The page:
Audiologist and researcher Mary Beth Jennings, PhD, passed away on May 5 after a long and courageous fight against Ewing’s sarcoma in Sudbury, Ontario.
For the past 20 years, Dr Jennings was as an Associate Professor and faculty member in the School of Communication Sciences and Disorders at Western University and an Associate in the National Centre for Audiology, where she had a profound impact as a researcher as well as serving as a mentor to many students through the years. Jennings was known as a prolific researcher and writer who generously shared her work with colleagues worldwide, including coauthoring articles in The Hearing Review. Her research made a large and lasting impact in adult aural rehabilitation, family-centered care and counseling, innovations in workplace accessibility and participation for persons with hearing loss, social stigma, and universal design for hearing loss. Additionally, through therapeutic community-based aural rehabilitation programs, Jennings encouraged individuals living with hearing loss to overcome their difficulties in understanding speech and improve their communication skills in the workplace, and in real-life social environments such as restaurants, sporting events, concerts, and theater outings.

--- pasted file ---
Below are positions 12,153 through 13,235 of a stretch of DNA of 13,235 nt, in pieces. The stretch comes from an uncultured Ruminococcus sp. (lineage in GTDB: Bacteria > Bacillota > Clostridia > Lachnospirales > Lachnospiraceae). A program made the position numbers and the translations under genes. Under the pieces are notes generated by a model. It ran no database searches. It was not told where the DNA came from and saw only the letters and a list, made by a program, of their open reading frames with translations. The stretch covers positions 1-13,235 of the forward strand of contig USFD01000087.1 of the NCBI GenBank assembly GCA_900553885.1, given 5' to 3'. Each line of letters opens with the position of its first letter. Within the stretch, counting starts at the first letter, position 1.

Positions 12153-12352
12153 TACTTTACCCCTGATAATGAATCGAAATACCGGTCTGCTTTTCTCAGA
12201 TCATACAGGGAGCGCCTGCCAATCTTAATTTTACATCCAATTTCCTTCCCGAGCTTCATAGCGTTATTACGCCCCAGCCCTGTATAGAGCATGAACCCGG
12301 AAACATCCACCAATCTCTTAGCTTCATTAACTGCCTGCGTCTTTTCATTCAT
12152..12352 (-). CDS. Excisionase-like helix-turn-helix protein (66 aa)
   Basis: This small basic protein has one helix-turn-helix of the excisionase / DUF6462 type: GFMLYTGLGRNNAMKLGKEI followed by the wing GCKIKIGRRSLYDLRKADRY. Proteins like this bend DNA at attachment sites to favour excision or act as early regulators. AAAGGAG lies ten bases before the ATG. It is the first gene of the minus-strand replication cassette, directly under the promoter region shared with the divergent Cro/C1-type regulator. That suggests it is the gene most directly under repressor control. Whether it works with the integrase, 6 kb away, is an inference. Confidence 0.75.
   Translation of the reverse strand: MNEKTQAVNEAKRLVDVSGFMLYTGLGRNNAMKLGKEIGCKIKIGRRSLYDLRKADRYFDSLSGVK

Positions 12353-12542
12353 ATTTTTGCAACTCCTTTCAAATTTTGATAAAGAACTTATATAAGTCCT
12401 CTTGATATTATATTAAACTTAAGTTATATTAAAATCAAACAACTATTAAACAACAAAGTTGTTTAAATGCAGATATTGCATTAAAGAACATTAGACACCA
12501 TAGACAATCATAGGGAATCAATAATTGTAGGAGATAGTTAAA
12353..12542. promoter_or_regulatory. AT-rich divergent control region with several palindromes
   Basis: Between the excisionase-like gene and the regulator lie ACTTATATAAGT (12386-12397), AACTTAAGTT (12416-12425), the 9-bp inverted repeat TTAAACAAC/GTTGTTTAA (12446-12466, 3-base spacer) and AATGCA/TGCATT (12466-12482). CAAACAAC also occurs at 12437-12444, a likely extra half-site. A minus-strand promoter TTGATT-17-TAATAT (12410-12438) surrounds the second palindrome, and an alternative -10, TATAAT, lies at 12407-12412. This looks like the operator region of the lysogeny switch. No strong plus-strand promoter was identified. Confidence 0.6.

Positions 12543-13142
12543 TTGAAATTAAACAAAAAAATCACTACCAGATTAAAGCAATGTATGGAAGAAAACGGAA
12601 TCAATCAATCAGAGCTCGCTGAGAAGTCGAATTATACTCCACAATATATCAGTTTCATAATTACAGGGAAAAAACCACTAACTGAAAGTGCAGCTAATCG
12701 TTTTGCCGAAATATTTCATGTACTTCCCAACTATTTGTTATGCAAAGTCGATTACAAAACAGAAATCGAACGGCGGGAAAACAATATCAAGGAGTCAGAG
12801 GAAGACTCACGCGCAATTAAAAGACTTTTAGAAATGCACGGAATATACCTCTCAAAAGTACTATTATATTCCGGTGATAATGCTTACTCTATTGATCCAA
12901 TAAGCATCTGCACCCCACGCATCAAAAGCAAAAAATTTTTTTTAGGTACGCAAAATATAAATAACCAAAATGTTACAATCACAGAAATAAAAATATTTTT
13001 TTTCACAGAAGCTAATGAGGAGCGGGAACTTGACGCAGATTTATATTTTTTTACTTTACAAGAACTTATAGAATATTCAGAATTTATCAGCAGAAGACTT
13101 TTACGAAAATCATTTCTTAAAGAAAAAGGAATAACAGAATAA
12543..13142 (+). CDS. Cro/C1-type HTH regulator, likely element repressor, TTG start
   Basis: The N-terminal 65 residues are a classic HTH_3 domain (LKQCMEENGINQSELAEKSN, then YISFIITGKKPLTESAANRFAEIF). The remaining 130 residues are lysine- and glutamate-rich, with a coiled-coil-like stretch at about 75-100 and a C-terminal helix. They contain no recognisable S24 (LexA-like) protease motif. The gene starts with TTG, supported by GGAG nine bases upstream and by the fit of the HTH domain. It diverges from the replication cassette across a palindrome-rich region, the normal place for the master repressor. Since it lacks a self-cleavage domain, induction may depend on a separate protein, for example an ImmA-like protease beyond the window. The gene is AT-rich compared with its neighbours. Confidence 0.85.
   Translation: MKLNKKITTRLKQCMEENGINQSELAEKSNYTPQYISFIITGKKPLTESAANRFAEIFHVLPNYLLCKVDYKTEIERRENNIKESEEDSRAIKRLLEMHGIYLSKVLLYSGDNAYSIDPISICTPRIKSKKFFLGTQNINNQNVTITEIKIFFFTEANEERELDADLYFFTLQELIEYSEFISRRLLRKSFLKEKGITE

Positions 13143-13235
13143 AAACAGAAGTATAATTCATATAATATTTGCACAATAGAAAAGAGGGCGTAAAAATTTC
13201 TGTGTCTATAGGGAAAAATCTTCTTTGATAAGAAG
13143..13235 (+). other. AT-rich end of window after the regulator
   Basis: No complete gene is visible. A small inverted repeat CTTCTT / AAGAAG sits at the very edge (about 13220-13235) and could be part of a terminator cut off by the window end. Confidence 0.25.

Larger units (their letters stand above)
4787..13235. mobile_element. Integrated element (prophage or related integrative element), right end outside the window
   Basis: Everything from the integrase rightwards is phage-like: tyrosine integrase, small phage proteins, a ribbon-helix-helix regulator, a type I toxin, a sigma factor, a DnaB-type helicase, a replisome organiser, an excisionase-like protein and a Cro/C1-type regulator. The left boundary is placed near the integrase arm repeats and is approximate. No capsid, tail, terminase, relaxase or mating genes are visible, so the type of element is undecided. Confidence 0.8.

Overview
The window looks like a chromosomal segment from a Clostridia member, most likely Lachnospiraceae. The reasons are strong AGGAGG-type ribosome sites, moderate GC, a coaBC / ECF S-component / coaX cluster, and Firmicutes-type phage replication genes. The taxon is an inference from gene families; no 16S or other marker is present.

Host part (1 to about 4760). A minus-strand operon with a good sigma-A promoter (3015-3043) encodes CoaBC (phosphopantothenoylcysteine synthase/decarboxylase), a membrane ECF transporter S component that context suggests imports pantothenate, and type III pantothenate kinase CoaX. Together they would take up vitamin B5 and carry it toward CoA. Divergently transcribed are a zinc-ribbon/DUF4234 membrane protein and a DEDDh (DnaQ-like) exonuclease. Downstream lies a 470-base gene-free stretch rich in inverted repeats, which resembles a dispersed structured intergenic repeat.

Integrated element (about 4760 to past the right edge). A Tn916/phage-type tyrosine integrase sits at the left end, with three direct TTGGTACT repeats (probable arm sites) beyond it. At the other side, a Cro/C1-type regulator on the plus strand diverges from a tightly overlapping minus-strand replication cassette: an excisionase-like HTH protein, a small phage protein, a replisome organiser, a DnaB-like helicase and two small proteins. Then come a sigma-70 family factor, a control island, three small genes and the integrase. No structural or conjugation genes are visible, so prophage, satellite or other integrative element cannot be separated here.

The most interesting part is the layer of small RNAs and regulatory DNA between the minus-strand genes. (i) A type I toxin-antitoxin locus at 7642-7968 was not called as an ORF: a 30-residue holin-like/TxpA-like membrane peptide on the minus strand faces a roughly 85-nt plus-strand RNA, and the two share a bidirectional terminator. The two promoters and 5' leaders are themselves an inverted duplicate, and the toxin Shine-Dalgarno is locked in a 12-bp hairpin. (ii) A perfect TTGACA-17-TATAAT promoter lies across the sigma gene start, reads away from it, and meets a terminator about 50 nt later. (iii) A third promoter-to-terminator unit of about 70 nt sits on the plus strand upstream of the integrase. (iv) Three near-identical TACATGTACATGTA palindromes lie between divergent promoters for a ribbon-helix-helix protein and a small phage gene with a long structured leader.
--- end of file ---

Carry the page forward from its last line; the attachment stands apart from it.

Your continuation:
Inspired by the communication struggles of her grandfather, who became blind and deaf in one ear, Jennings entered Laurentian University and completed an undergraduate degree in Psychology. According to her obituary, Jennings and fellow student Jean-Pierre Gagne took courses in Sensation and Perception and Psychology of Hearing with Dr R. H. Farrant who persuaded both of them to pursue a degree in Audiology. Jennings completed her MS degree in Audiology and later her doctoral degree in the Faculty of Health Sciences at Western University in London, Ontario; J-P Gagne also obtained his PhD and subsequently became the Director of the École d’orthophonie et d’audiologie at the Université de Montréal. Over the years, the two collaborated on numerous research projects and were drivers behind the recent movement for family-centered audiology care.
Dr Jenning’s research will live on in her 50+ papers and book chapters, her students, and the work of her colleagues, and she will be missed by all who knew her.
This tribute was adapted from Dr Jennings obituary which can be found here.